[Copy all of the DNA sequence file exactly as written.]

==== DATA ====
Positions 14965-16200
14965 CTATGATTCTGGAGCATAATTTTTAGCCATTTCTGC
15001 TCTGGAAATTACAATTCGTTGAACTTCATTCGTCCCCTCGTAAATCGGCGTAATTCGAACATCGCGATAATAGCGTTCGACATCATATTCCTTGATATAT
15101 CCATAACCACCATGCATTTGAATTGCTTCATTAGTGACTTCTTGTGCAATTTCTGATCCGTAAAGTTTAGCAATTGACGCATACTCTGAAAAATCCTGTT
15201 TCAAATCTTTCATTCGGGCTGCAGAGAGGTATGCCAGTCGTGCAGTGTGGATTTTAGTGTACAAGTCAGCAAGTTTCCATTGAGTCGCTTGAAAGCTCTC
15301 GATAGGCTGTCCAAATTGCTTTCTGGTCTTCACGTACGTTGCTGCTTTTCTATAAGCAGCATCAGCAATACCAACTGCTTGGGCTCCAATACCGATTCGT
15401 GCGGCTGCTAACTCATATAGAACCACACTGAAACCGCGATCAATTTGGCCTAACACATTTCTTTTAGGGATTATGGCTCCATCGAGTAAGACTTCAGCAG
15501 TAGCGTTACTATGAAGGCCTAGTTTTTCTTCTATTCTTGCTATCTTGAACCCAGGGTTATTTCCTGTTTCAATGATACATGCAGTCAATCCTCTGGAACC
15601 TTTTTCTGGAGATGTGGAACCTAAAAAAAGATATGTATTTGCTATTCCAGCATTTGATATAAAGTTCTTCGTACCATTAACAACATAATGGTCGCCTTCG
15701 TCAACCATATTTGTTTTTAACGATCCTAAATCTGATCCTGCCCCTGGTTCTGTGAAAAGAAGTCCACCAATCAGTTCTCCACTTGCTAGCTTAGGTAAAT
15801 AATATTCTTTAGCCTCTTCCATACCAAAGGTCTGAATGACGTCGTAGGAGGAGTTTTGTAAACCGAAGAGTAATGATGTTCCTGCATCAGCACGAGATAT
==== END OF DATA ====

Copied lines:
Positions 14965-16200
14965 CTATGATTCTGGAGCATAATTTTTAGCCATTTCTGC
15001 TCTGGAAATTACAATTCGTTGAACTTCATTCGTCCCCTCGTAAATCGGCGTAATTCGAACATCGCGATAATAGCGTTCGACATCATATTCCTTGATATAT
15101 CCATAACCACCATGCATTTGAATTGCTTCATTAGTGACTTCTTGTGCAATTTCTGATCCGTAAAGTTTAGCAATTGACGCATACTCTGAAAAATCCTGTT
15201 TCAAATCTTTCATTCGGGCTGCAGAGAGGTATGCCAGTCGTGCAGTGTGGATTTTAGTGTACAAGTCAGCAAGTTTCCATTGAGTCGCTTGAAAGCTCTC
15301 GATAGGCTGTCCAAATTGCTTTCTGGTCTTCACGTACGTTGCTGCTTTTCTATAAGCAGCATCAGCAATACCAACTGCTTGGGCTCCAATACCGATTCGT
15401 GCGGCTGCTAACTCATATAGAACCACACTGAAACCGCGATCAATTTGGCCTAACACATTTCTTTTAGGGATTATGGCTCCATCGAGTAAGACTTCAGCAG
15501 TAGCGTTACTATGAAGGCCTAGTTTTTCTTCTATTCTTGCTATCTTGAACCCAGGGTTATTTCCTGTTTCAATGATACATGCAGTCAATCCTCTGGAACC
15601 TTTTTCTGGAGATGTGGAACCTAAAAAAAGATATGTATTTGCTATTCCAGCATTTGATATAAAGTTCTTCGTACCATTAACAACATAATGGTCGCCTTCG
15701 TCAACCATATTTGTTTTTAACGATCCTAAATCTGATCCTGCCCCTGGTTCTGTGAAAAGAAGTCCACCAATCAGTTCTCCACTTGCTAGCTTAGGTAAAT
15801 AATATTCTTTAGCCTCTTCCATACCAAAGGTCTGAATGACGTCGTAGGAGGAGTTTTGTAAACCGAAGAGTAATGATGTTCCTGCATCAGCACGAGATAT